Don’t forget to breathe. No matter how dire the situation, you’re still the protagonist in your story, the star of the show. So let’s take care of you. Are you getting enough sleep? Exercising regularly? Spending time outdoors or in nature? Drinking enough fluids? Connecting with friends and loved ones? Learning something new? Laughing out loud?
Make a plan. All arguments of fate and the unexpected aside, Eleanor Roosevelt said it best, “You cannot use your time to the best advantage if you do not make some sort of plan.” Your plan can be complex or stunningly simple, but make one. After leaving my position as art director I took a Caribbean travel vacation to the island of Grenada. I walked into a little art gallery, and on the shelf was a children’s book entitled The Mermaid Wakes featuring a local artist’s paintings and poems. I used his simple words as the lodestar for my next chapter:
How I does it
I has a gift.
I has some plan.
I grows it.
The Art of The Incremental. In an extended period of drought, after years of cloudless skies, any size cloud is welcomed. Even one the size of a man’s fist. So don’t despise small beginnings. If stress has caused your focus to be disrupted, set your timer for 20 minutes to retrain yourself to focus again. Take a break. Come back and try another twenty minutes. Running around handling everything and need to sit down to get to work? Here’s a simple remedy. Clear enough of your workspace, gather your supplies and bring in a basin of hot water. That’s right. Sit down. Take off your socks and soak. You’re here. Might as well get to work.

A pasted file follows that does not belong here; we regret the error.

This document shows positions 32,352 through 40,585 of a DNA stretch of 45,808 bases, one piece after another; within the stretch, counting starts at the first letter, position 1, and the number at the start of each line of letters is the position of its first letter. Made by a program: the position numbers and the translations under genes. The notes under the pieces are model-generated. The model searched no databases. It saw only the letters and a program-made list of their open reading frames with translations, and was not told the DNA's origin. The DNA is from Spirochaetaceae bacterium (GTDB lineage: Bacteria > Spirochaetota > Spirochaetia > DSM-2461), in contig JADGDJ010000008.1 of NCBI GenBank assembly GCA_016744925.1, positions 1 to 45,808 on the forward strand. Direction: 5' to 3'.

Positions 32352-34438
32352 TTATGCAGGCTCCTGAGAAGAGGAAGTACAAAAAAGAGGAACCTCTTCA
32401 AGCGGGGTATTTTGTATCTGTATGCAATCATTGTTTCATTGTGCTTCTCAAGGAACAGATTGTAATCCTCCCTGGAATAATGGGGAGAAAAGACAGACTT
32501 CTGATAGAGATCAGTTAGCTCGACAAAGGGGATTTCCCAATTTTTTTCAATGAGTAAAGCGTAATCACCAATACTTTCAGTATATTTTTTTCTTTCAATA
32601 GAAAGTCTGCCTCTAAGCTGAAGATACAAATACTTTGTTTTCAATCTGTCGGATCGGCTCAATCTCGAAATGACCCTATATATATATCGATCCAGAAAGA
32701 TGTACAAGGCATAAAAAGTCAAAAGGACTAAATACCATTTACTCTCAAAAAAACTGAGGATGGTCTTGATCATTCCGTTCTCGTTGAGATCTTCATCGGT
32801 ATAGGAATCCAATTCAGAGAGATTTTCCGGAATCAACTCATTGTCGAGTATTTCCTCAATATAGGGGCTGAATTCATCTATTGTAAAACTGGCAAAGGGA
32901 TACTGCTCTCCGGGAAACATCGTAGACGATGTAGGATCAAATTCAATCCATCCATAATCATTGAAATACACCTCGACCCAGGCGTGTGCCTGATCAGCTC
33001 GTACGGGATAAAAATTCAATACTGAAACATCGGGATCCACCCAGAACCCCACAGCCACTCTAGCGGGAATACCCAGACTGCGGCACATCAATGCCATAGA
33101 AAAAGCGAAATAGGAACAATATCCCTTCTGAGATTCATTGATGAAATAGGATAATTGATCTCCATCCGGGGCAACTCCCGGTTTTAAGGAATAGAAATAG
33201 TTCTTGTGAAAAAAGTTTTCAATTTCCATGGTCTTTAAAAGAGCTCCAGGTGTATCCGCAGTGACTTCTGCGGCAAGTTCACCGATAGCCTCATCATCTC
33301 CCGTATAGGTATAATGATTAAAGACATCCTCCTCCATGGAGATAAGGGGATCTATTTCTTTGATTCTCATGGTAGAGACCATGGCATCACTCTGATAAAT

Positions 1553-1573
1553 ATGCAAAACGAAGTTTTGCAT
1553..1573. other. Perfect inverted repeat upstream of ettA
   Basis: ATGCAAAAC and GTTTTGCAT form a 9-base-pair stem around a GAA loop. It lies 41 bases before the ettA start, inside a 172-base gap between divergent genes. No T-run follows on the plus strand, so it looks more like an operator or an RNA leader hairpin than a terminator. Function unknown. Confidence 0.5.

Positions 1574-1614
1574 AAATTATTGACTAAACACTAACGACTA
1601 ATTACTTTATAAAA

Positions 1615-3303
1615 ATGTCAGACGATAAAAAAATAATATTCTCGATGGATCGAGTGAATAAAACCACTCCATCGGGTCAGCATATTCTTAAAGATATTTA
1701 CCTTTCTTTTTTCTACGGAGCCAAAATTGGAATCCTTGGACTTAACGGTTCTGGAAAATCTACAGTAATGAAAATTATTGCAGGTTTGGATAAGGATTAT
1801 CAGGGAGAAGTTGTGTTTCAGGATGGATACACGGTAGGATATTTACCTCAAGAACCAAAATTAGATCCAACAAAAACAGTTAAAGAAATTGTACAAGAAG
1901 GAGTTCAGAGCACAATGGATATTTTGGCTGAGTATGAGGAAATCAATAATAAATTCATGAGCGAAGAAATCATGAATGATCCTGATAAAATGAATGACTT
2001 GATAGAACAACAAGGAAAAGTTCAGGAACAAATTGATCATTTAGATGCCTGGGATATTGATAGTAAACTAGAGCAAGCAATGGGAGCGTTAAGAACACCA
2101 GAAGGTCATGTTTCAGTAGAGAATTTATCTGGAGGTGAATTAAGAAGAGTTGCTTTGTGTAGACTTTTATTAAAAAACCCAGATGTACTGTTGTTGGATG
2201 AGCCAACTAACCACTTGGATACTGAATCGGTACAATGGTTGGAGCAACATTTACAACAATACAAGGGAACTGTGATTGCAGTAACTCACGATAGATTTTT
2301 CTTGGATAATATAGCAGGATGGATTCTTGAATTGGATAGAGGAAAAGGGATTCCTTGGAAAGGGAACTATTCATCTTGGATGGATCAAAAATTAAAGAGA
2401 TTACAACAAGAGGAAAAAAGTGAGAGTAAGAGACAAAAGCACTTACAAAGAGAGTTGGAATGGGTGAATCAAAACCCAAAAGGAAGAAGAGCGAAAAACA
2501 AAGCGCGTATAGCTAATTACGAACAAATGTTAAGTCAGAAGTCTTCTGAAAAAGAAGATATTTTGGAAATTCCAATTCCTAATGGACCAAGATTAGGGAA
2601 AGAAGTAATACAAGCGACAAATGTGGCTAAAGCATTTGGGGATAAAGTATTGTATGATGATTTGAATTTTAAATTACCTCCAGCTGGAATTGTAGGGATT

Those little breakthrough events, those first twenty minutes, will move the dial or make a dent. That wee little dent is all we need to get a shot of dopamine, to feel encouraged by a wee bit of progress. Our natural inclination will be to try and try again.
During periods of stress, move the dial a wee bit daily. Any movement in the direction of your set course will boost your confidence, quiet the monkey brain, and shift your internal narrative.
Take shape of your days, even while being adaptable. A fellow writer friend invited me for a walk. That’s the sort of thing I’d purposed to do early mornings before settling into the demands of the day and home with my eleven-year old virtual learner. He writes back that he’s not available in the mornings. My calendar is dotted with zoom-a-thons and I’ve made it a point to devote two hours of intense focus to develop new work, and four hours for work soon due. Need the stretch of day to juggle gracefully and allow for unannounced interruptions. I break out into a mild sweat while composing a response. Will I sabotage the shape of my days with my inclination to accommodate? “We’ll figure something out,” I respond, a gentle way of notboxing myself into a promise that sends my schedule into a tailspin, while staying true to my commitments.